Australians financially optimistic despite economy’s virus hit

I’ll be okay, but the economy will struggle: surveys find.

Senior man with laptop at home

Many Australians are optimistic about their financial future, despite expecting the economy to be affected by COVID-19 for as long as a year.

KPMG reports conclude that two in three Australians are optimistic about their financial future. A mid-May survey of 1500 consumers found 60 per cent “have been able to maintain a ‘steady state’ with little impact to their financial circumstances”.

And two-thirds of participants were “confident or neutral about the likelihood of their financial position recovering in the next six months”.

This is despite the most recent Pulse of the Nation survey (3 July) finding that 80 per cent of Australians expect to be personally affected by the coronavirus pandemic for more than three months. That survey found 25 per cent of Australians “report having difficulties paying for essential goods and services”, while 40 per cent reported being financially ‘comfortable’.

Recent weeks of the survey revealed “49.7 per cent of respondents believe the economy will still be affected by COVID-19 beyond one year”.

More than 50 per cent of respondents were “vulnerable to financial stress (as in already financially stressed or just making ends meet)” throughout the 13 weeks of the survey.

Melbourne Institute researcher Professor John P. de New says the contrast between expectation for oneself and expectations for the economy, is an example of the ‘better-than-average effect’ or ‘optimistic bias’.

“Our research shows that females and those in employment have higher propensities to form their expectations with more ‘optimism’,” Prof. de New said. “This better-than-average effect could be beneficial in kickstarting the economy. Sixty-six per cent of the respondents are in employment and likely to drive consumer spending, having the economic resources to do so.”

Ten per cent of the KPMG survey respondents were classified as ‘survivors’ suffering significant financial impacts, while 32 per cent (‘preservers’) have experienced some disruption to their financial circumstances due to COVID-19, with this group likely to have had their income affected through either a reduction in hours or wages.

A recent survey of more than 3000 YourLifeChoices members showed that falling equity markets had triggered a rethink about retirement savings.

The April 2020 Ensuring Financial Security in Retirement survey found, unsurprisingly, that the No.1 financial concern for retirees was losing their savings as share markets fell.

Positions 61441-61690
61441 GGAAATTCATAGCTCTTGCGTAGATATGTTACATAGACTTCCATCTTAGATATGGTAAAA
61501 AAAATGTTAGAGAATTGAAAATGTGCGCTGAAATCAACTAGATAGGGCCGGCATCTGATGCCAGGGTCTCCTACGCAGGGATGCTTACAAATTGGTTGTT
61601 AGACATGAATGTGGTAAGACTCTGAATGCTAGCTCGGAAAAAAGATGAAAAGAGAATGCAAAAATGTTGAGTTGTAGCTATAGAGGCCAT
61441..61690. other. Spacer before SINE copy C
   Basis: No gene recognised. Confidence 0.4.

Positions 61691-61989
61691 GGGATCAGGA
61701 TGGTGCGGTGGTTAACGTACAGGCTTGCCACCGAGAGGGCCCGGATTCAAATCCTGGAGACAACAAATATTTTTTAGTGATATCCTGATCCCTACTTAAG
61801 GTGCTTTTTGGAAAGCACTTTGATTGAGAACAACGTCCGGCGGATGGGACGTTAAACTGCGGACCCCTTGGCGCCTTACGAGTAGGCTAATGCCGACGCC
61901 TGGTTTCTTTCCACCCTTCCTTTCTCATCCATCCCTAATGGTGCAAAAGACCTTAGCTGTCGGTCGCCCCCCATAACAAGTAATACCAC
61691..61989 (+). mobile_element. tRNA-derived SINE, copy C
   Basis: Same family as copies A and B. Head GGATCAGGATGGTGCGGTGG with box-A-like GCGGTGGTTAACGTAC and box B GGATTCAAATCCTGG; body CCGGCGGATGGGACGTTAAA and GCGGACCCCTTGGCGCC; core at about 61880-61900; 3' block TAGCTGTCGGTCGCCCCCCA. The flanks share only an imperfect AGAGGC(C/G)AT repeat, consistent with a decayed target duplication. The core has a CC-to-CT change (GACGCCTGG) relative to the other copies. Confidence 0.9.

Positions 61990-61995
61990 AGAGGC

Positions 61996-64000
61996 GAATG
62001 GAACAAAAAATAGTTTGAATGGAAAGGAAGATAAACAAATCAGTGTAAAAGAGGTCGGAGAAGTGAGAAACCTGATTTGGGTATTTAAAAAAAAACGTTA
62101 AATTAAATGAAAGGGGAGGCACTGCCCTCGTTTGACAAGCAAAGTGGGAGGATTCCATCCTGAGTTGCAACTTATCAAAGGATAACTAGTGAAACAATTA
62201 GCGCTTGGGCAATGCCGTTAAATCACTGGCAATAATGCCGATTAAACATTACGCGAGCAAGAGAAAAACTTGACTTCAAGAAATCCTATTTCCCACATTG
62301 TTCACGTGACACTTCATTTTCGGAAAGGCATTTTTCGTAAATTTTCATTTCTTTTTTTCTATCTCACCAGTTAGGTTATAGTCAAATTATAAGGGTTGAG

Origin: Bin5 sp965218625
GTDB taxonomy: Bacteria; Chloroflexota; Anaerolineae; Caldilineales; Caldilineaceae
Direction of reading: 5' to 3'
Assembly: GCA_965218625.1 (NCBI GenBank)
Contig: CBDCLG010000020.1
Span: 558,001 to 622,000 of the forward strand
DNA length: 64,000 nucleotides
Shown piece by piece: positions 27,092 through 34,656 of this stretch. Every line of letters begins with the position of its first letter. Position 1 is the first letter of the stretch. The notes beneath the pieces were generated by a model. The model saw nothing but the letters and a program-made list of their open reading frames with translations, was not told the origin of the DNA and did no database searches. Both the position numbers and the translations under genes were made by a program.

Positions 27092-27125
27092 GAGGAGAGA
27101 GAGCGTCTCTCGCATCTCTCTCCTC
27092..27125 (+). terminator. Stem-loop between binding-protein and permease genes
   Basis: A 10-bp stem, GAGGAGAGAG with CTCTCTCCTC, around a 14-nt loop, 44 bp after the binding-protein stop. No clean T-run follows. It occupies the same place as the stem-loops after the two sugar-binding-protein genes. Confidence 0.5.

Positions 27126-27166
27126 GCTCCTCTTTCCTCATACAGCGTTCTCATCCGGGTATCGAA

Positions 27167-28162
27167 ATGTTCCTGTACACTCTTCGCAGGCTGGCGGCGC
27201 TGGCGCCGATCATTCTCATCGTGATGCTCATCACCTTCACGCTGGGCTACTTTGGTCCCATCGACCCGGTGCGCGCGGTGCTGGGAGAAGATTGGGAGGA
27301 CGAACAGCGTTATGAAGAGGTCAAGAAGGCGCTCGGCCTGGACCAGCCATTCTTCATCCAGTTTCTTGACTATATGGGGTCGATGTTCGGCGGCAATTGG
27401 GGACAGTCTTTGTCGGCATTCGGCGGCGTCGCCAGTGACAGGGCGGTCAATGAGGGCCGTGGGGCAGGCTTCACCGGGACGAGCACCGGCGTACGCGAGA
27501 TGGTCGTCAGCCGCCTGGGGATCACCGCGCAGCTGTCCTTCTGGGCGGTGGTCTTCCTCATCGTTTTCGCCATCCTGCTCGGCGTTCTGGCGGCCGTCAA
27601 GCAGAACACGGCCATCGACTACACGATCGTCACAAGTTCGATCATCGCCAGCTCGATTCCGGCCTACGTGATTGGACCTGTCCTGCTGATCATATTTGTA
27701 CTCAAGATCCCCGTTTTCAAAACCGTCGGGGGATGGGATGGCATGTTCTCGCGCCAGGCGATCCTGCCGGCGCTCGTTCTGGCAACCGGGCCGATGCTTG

Australian Financial Review columnist Karen Maley believes the government’s economic stimulus measures have worked.

“This extraordinary level of fiscal, monetary and spending stimulus has meant that many individuals and businesses have been able to withstand the economic downturn far better than had been initially feared,” she said.

Ms Maley reports that bankers believe their customers’ financial position seems “surprisingly strong”.

“This has made bankers much less anxious that the economy will face an abrupt economic cliff in September when the Morrison government's wage subsidies are due to end.

“At this stage, bankers remain quietly confident that they're unlikely to suffer hefty losses in their massive mortgage books, despite the slowdown in economic activity and the spike in unemployment.

Those who have retained their jobs have reduced costs, and those working from home are saving money on public transport, tolls, parking, coffees and lunches. The closure of borders has reduced travel costs.

Some businesses are also defying the coronavirus downturn.

“Most of our business accounts are doing really well,” a senior banker noted. “Those that have a heavy online presence or are strong on social media presence have done pretty well.

“Obviously, Victoria will take a hit now, but it's not as doom and gloom as everybody expected.”

KPMG found that consumers are showing more discernment when engaging with insurance and wealth services.

“All consumers are currently seeking better value and flexible propositions from financial services providers in Australia.”

KPMG also identified consumer trends expected to outlive the coronavirus crisis, says nestegg.com.au.

“These include: an increasing comfort around digital service provision and engagement with financial service providers, the placement of higher value on personalised connection, a renewed focus on health and wellbeing, a willingness to act for greater social good, and a ‘back to basics’ approach to finance and investment.”

Are you optimistic about your financial future? What steps have you taken to be better prepared for a significantly changed outlook?

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    COMMENTS

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    kram
    15th Jul 2020
    4:54pm
    "unsurprisingly, that the No.1 financial concern for retirees was losing their savings as share markets fell".
    This was blindingly obvious, especially if they have to live on their savings and are not receiving the government pension handouts.


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